One of my cruise reads was to finally finish this affectionate look at the history and life of the beloved vinyl LP format. This follows on from a number of record industry histories that I have read but with a different twist in that it speaks not only about the business end but also the development of music from the 40s - todate, and gives a great deal of cultural context (and explains the impact of the LP itself).
A great read if you grew up with vinyl and still see CD and downloading as interlopers that have shifted the world away from a revered, fragile and treasured format (like me). Travis Elborough is younger than me I guess given his dissing of a number of major artists from the 70s and 80s (each generation does this - I dismissed my brothers love of blues in the 60s - until I knew better) - but he identifies that the LP changed listening habits and gave the already tribal teens something to use as identification - you were a mod or a rocker; a Smiths fan; Pink Floyd follower; a fan of introverted singer songwriters; a loud rocker etc. The LPs you had identified the type of person you were (well certainly gave you a starting point.) These days it would be what phone you have, i-pad? apple or PC? X-Box or Nintendo? in addition to clothes and all the other material goods now avaliable and promoted as the "must have"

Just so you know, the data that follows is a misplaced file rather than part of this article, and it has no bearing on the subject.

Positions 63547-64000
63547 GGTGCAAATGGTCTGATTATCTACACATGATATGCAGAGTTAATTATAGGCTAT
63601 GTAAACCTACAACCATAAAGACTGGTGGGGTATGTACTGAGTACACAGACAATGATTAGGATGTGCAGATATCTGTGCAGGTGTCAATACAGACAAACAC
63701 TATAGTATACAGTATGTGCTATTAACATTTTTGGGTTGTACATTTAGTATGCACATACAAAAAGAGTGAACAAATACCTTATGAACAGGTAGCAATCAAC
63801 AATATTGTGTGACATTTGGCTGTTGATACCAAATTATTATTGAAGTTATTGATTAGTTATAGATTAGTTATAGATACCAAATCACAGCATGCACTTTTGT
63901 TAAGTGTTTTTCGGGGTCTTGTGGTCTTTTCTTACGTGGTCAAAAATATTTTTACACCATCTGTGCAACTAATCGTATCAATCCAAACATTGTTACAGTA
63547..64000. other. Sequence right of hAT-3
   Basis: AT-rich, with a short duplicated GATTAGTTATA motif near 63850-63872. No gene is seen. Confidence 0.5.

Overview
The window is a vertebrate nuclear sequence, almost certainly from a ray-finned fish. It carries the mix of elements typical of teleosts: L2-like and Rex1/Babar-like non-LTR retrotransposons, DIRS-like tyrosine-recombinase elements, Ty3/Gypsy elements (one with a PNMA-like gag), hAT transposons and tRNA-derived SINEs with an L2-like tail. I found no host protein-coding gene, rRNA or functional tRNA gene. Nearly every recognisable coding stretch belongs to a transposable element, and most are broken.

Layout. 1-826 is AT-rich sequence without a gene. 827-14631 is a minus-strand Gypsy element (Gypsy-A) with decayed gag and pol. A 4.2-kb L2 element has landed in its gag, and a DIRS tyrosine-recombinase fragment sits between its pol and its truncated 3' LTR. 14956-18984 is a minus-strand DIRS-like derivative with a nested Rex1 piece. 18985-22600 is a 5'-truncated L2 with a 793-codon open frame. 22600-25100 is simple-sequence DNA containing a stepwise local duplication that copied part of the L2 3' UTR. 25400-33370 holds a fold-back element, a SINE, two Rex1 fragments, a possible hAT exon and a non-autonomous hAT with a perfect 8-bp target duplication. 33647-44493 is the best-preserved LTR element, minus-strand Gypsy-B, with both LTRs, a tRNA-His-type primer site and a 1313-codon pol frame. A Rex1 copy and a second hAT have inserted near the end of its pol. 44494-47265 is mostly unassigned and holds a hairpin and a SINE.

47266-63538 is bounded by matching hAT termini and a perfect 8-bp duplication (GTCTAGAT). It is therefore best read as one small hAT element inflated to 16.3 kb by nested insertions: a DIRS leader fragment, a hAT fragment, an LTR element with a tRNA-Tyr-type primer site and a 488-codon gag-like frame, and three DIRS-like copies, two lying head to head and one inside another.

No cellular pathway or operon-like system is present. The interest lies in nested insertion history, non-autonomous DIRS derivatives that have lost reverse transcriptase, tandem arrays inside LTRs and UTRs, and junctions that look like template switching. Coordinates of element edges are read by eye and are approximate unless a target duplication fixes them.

This is a wonderful book and one i'm sure i'll pick up again and re-read - I recommend it.